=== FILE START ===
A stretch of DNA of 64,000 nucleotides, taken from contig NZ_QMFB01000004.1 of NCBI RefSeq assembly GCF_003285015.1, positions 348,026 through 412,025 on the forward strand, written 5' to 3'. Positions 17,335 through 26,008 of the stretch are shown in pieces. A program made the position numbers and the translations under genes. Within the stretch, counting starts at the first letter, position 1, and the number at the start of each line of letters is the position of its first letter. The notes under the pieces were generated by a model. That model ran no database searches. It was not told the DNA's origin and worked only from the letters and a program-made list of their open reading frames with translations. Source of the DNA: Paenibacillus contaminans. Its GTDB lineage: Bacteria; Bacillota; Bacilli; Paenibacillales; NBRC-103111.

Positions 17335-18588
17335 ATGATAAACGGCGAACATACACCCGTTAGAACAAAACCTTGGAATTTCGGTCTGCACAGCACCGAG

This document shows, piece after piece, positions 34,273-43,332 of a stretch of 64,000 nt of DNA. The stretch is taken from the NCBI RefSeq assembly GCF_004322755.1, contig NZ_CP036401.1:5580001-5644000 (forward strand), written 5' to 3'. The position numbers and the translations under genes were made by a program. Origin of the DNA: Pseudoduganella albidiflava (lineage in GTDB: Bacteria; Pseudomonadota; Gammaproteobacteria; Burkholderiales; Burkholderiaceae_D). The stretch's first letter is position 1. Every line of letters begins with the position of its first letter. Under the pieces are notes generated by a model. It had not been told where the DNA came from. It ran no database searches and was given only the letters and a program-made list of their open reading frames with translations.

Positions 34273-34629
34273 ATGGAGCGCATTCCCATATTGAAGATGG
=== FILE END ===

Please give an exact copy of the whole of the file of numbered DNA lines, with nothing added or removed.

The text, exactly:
A stretch of DNA of 64,000 nucleotides, taken from contig NZ_QMFB01000004.1 of NCBI RefSeq assembly GCF_003285015.1, positions 348,026 through 412,025 on the forward strand, written 5' to 3'. Positions 17,335 through 26,008 of the stretch are shown in pieces. A program made the position numbers and the translations under genes. Within the stretch, counting starts at the first letter, position 1, and the number at the start of each line of letters is the position of its first letter. The notes under the pieces were generated by a model. That model ran no database searches. It was not told the DNA's origin and worked only from the letters and a program-made list of their open reading frames with translations. Source of the DNA: Paenibacillus contaminans. Its GTDB lineage: Bacteria; Bacillota; Bacilli; Paenibacillales; NBRC-103111.

Positions 17335-18588
17335 ATGATAAACGGCGAACATACACCCGTTAGAACAAAACCTTGGAATTTCGGTCTGCACAGCACCGAG

This document shows, piece after piece, positions 34,273-43,332 of a stretch of 64,000 nt of DNA. The stretch is taken from the NCBI RefSeq assembly GCF_004322755.1, contig NZ_CP036401.1:5580001-5644000 (forward strand), written 5' to 3'. The position numbers and the translations under genes were made by a program. Origin of the DNA: Pseudoduganella albidiflava (lineage in GTDB: Bacteria; Pseudomonadota; Gammaproteobacteria; Burkholderiales; Burkholderiaceae_D). The stretch's first letter is position 1. Every line of letters begins with the position of its first letter. Under the pieces are notes generated by a model. It had not been told where the DNA came from. It ran no database searches and was given only the letters and a program-made list of their open reading frames with translations.

Positions 34273-34629
34273 ATGGAGCGCATTCCCATATTGAAGATGG